Deutsche Bank Championship: Shot a final-round 3-under 68 to come from one shot back and defeat third-round leader Henrik Stenson at the Deutsche Bank Championship, good for his third career PGA TOUR victory. Earned the win at age 26 years, 8 months, 25 days in his 150th career start. Collected 2,000 points and moved from No. 22 to No. 3 in the FedExCup standings. Has come from behind to win all three of his PGA TOUR events, with his first two wins via playoffs (2012 Wells Fargo Championship and 2015 PLAYERS Championship). Became the sixth consecutive come-from-behind winner at TPC Boston.
After finishing fifth in the Hyundai Tournament of Champions in Hawaii, Fowler claimed his first victory of 2016 in the Abu Dhabi HSBC Golf Championship on the European Tour. He shot a final round of 69 to finish one clear of Belgium's Thomas Pieters.[27] Two weeks later, Fowler was in contention to win again but lost out to Japan's Hideki Matsuyama in a playoff at the Waste Management Phoenix Open.[28] On March 7, Fowler sparked fantastic scenes after sinking a hole-in-one with fellow tour pro Luke Donald's pitching wedge to win $1 million for Ernie Els' charity, Els for Autism.[29]
BMW Championship: At No. 22 in the FedExCup standings heading into the third Playoffs event, the BMW Championship, he bogeyed No. 17 in a final-round even-par 72 to miss advancing to the TOUR Championship by half a point, finishing the season No. 31 in the FedExCup standings. Charl Schwartzel fired a final-round 8-under 64 to claim the No. 30 position.
Immediately after the Masters in mid-April 2016, DeChambeau turned professional and signed a long-term agreement with Cobra-Puma Golf.[9] He made his pro debut days later at the RBC Heritage in South Carolina and tied for fourth, earning over $259,000.[10][11] The decision to turn professional meant the forfeiture of his exemptions to the U.S. Open at Oakmont and Open Championship at Royal Troon; he qualified his way into the U.S. Open, tied for fifteenth place for over $152,000,[12] and improved his world ranking to 148.
In June 2015, he became the first SMU Mustang to win the NCAA individual championship, recording a score of 280 (−8) to win by one stroke.[3] In August, he won the U.S. Amateur title, defeating Derek Bard 7 & 6 in the 36-hole final. He became the fifth player to win both the NCAA and U.S. Amateur titles in the same year, joining Jack Nicklaus (1961), Phil Mickelson (1990), Tiger Woods (1996), and Ryan Moore (2004).[2]
Presidents Cup: Closed out his second consecutive Presidents Cup appearance with a 6-and-4 victory over Emiliano Grillo, helping lead the United States to a 19-11 win over the International Team. Compiled a 3-0-1 overall record, highlighted by victories the first two days with teammate Justin Thomas in Foursomes (6 and 4 over Charl Schwartzel and Hideki Matsuyama) and Four-ball (3 and 2 over Branden Grace and Louis Oosthuizen).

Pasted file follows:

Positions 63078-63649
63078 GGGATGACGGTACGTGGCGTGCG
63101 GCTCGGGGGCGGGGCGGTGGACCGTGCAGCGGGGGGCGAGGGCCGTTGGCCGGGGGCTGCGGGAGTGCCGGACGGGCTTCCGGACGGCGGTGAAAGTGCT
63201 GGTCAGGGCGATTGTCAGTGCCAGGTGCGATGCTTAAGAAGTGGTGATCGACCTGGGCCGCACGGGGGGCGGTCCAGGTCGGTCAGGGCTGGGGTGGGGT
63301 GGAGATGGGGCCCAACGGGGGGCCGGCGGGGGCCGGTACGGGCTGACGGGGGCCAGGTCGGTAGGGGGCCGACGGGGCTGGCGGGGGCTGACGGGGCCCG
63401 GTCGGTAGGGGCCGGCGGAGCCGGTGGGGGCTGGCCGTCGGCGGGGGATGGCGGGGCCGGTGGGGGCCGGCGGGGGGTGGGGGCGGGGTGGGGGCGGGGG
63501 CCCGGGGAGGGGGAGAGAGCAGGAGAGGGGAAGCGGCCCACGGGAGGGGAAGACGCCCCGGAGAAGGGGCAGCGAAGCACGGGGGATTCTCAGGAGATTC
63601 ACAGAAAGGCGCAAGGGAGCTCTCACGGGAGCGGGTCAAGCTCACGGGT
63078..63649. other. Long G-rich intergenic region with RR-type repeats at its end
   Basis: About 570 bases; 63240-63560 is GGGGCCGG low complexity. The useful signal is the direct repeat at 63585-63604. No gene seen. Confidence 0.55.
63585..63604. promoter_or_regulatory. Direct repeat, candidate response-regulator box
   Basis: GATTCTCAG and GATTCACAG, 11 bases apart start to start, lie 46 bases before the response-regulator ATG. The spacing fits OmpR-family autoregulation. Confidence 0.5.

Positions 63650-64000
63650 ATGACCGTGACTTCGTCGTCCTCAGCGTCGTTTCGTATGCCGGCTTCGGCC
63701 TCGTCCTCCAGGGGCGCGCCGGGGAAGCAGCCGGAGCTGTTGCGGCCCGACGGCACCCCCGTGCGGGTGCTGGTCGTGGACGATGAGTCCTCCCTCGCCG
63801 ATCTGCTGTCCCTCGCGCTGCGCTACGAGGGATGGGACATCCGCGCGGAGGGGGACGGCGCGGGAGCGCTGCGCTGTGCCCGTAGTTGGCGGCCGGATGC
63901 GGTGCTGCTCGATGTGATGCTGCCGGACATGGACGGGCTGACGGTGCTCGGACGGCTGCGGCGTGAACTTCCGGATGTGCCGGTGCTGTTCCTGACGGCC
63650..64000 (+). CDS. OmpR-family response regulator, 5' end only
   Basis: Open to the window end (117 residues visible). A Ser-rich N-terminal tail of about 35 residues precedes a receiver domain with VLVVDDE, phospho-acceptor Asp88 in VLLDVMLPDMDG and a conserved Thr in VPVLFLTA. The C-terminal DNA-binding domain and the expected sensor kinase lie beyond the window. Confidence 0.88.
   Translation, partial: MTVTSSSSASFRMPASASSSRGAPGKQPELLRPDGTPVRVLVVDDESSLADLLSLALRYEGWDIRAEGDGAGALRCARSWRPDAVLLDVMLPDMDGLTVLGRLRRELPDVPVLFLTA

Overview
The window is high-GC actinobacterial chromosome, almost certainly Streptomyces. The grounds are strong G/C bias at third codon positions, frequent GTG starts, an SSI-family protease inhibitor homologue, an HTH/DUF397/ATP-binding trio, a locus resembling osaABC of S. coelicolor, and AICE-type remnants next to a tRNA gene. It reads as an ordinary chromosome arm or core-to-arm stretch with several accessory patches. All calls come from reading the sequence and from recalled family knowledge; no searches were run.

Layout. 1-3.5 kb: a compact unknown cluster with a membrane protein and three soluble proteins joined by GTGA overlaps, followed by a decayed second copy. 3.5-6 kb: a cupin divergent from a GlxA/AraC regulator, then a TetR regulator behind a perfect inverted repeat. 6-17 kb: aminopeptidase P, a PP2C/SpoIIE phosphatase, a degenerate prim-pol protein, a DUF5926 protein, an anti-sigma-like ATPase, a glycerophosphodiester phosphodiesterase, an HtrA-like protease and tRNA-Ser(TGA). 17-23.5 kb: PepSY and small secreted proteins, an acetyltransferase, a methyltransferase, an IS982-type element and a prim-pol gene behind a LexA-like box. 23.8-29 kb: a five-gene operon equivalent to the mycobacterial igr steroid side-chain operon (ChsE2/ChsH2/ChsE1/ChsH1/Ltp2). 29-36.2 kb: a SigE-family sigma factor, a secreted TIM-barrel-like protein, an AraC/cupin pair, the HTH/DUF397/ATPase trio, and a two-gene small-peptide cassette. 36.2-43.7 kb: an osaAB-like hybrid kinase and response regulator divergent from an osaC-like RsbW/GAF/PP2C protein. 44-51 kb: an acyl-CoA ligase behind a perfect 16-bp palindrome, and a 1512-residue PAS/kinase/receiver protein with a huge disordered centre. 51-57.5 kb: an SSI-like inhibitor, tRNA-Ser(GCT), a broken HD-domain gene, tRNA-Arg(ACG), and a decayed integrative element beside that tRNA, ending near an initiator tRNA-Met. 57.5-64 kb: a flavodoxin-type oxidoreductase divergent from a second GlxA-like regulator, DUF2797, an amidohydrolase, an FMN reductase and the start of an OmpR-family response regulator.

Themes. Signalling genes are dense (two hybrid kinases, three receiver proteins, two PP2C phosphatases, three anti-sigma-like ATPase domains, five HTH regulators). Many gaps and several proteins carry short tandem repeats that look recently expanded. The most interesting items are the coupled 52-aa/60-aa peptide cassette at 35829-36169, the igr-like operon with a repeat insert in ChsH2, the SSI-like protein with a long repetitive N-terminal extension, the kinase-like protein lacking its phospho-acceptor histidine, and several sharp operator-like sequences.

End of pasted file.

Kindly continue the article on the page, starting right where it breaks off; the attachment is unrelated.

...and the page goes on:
In June 2015, he became the first SMU Mustang to win the NCAA individual championship, recording a score of 280 (−8) to win by one stroke.[3] In August, he won the U.S. Amateur title, defeating Derek Bard 7 & 6 in the 36-hole final. He became the fifth player to win both the NCAA and U.S. Amateur titles in the same year, joining Jack Nicklaus (1961), Phil Mickelson (1990), Tiger Woods (1996), and Ryan Moore (2004).[2]
“The switch was very easy. Even though he had won early in the year with another driver, he was not driving it good at all. He is very loyal to our team and our products that he came to us to find a new driver. He instantly loved the look of the Z 585 and once we started testing the numbers were exactly what he was looking for. His main comment about the driver is how his misses are minimal and he can hit all the shots he wants to.”

OHL Classic at Mayakoba: Birdied two of his last three holes at the OHL Classic at Mayakoba to fire a final-round 67 and finish in 2nd place, one shot back of Patton Kizzire. In his first start at the event, opened with a bogey-free, 6-under 65 to sit three back of Kizzire's lead. Followed with three-consecutives rounds of 67 in rounds two through four, resulting in a score of 18-under 266. Due to inclement weather Saturday, played his final two rounds on Sunday.
At the first FedEx Cup playoff event, Fowler finished T52 at The Barclays in the last week in August. The following week he again finished T52 at the Deutsche Bank Championship, the second FedEx Cup playoff event, after carding a disappointing six-over par final round 77. At that point Fowler was positioned 37 in the FedEx Cup points standings and required a strong performance at the BMW Championship to qualify in the top thirty for The Tour Championship; a performance which eluded him, finishing in 48th place. In finishing 43rd in the FedEx Cup, Fowler earned a $132,000 bonus.[21]
Lowry was the 2007 Irish Amateur Close Champion, defeating Niall Turner 4 & 3 in the final.[5] While still an amateur in May 2009, he won The Irish Open on the European Tour, defeating Robert Rock on the third hole of a sudden death playoff. The win, on his tour début, made him just the third amateur to win on the European Tour,[6] following Danny Lee earlier in the 2009 season, and Pablo Martín in 2007. Lowry shot a 62 to equal the lowest ever by an amateur on the circuit and led from the second round onwards.[7]